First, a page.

Science in Christian Perspective



The Straw God of Stephen Gould
Raymond G. Boblin and Kerby Anderson

Probe Ministries
Dallas, Texas 75251

From: JASA 35 (March 1983): 42-44.

Most scientists are very familiar with the writing of Stephen Jay Gould. His monthly column in Natural History ranks him among the best of natural history writers, and his collection of these essays in Ever Since Darwin and Panda's Thumb have sold well as science books. Stephen Gould's face has graced the cover of Newsweek magazine, placing him in league with the few scientists who have become media stars (Carl Sagan being the most notable).

The skilled pen of Gould tackles subjects few other science writers would consider. Most recently, his writings have focused on the question of design in nature. How, he wonders, can Christians believe in the existence of a Designer when there is no true evidence of design? He is especially critical of creationists who use the argument from design to support their theories.

In his essay on "Organic Wisdom," Gould begins by noting that "Since man created God in his own image, the doctrine of special creation has never failed to explain those adaptations that we understand intuitively."1 The problem, says Gould, is that creationists neglect the role of natural selection in bringing about perfection. He feels that the presence of animals that are exquisitely designed for their appointed roles argues as easily for evolution as for creation. Gould therefore sets out to demolish certain arguments which "rank high in the arsenal of modern creationists."2

The Design Argument

The crux of Gould's attack is on the design argument. While not the most persuasive argument for the existence of God, it nevertheless is an appealing one. Experientially, we all are compelled by its logic. When we happen upon a constructed object that shows design (such as a building), do we not immediately conclude there was a designer? Thus, when we observe the world with its intricate designs, do we not have strong evidence for a Cosmic Designer?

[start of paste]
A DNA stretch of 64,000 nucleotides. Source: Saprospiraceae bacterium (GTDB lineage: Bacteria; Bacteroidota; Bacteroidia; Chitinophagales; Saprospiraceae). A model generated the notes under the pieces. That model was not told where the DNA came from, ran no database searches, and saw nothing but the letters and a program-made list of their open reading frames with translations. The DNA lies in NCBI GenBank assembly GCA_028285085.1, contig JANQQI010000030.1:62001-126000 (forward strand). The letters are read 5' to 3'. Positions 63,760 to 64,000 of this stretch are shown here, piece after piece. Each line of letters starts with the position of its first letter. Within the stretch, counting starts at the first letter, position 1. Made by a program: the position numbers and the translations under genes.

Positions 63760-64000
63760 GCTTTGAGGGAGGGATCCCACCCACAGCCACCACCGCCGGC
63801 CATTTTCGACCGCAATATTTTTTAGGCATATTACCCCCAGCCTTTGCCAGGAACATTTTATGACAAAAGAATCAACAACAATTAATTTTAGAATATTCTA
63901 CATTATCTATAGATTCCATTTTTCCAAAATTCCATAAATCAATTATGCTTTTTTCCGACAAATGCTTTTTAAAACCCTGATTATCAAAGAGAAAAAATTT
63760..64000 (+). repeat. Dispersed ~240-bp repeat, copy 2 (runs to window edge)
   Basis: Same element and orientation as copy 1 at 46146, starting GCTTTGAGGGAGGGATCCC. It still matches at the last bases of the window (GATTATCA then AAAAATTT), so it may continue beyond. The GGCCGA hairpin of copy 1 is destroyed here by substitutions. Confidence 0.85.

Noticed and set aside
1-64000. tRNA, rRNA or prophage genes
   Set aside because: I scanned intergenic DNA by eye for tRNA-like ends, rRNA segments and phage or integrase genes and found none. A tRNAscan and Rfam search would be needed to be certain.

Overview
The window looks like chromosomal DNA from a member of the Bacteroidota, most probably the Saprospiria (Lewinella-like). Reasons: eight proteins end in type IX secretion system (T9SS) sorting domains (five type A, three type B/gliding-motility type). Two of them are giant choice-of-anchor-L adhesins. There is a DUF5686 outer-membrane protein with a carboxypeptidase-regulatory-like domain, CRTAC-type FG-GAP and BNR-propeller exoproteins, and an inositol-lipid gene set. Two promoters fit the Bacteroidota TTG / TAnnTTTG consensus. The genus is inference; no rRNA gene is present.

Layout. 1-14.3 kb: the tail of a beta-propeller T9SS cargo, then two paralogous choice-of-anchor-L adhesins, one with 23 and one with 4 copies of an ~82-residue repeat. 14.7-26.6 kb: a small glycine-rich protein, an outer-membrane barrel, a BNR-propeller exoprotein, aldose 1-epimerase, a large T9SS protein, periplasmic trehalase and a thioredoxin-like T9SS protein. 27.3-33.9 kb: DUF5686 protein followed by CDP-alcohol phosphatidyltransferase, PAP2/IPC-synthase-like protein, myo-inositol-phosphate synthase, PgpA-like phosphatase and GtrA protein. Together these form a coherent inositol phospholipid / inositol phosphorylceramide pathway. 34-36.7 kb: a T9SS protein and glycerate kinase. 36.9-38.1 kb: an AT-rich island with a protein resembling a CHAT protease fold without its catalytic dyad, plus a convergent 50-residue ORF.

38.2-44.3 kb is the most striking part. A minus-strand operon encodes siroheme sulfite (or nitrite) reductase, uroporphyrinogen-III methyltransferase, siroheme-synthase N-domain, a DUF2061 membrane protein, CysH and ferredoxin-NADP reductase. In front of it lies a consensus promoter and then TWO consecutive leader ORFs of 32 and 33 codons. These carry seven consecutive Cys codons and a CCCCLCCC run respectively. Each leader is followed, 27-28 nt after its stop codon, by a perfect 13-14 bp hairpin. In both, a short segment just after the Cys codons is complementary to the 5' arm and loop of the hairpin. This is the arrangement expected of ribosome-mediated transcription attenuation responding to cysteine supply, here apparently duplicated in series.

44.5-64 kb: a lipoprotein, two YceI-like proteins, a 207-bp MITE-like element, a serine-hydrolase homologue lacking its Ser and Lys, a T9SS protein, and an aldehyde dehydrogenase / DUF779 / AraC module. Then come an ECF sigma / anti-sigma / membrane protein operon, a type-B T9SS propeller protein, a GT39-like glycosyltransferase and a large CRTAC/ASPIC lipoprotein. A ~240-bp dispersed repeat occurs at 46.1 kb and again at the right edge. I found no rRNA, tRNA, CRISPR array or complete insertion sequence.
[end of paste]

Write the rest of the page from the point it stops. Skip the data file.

An arrowhead, for example, found lying in a rock quarry, would immediately raise certain questions about its origins--questions different from those raised by the ordinary rocks. The rocks display beautiful patterns or design that point to geological processes. But the arrowhead is different. Although it is made from the same material as the ordinary rocks, its design shows that it was consciously formed for a specific purpose. Likewise, when Christians come upon living organisms with intricate designs and DNA chains composed of as many as six billion nucleotides, isn't this evidence of a Designer? Skeptics aren't so sure.

How do we know that what we call design isn't a result of intrinsic properties in nature? Can't other forces besides an intelligent Designer bring them about? How do we know whether there really is design inherent in nature? Perhaps the arrowhead is really only a chipped rock that someone learned to use as a too]. That would mean that it has no design or purpose-only the purpose we have given it by the way we use it. Similarly, the argument goes, perhaps we see in nature a design that isn't really there. These arc just a few questions that are left unanswered in discussions about the design argument. Thus, few are truly convinced by this argument alone.

Although the design argument is not compelling to many, Christians have used it if for no other reason than the fact that the Bible clearly states that the creation shows evidence of God. Psalm 19 begins by stating that "The heavens declare the glory of God; the skies proclaim the work of his hands." Romans 1:20 states that "since the creation of the world God's invisible qualities-his eternal power and divine nature-have been clearly seen, being understood from what has been made, so that men are without excuse." Clearly, the Bible states that God reveals Himself in the creation. We can see God's hand, even if we seen in a limited way. Gould, however, will have none of this and therefore rejects the proposition that nature reflects the action of a benevolent Creator-God.

Gould's Arguments Against A Creator-God

Stephen Gould's arguments against a Creator-God can be summarized into three basic arguments. First, Gould argues that imperfection is evidence of evolution. Mutation and natural selection do not necessarily result in the best form or mechanism, They merely give you one that works. He suggests that a Creator would not and could not create an imperfect world; He would have done better.